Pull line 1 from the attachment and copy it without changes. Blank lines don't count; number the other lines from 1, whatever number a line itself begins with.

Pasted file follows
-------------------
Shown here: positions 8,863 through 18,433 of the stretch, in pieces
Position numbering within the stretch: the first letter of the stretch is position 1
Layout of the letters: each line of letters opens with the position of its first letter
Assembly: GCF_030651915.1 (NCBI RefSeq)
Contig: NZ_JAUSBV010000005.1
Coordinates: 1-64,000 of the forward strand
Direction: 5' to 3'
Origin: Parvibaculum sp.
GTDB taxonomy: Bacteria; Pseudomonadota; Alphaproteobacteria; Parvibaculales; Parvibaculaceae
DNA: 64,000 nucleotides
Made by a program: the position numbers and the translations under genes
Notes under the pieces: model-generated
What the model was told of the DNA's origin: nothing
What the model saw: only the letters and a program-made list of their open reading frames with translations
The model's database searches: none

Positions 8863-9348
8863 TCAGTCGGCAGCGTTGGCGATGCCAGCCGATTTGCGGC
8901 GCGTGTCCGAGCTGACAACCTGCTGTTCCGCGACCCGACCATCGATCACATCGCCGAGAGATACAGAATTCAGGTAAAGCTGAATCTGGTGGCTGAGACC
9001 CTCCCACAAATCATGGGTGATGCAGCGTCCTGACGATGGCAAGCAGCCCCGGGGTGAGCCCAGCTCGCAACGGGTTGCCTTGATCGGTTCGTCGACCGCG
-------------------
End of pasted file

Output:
Shown here: positions 8,863 through 18,433 of the stretch, in pieces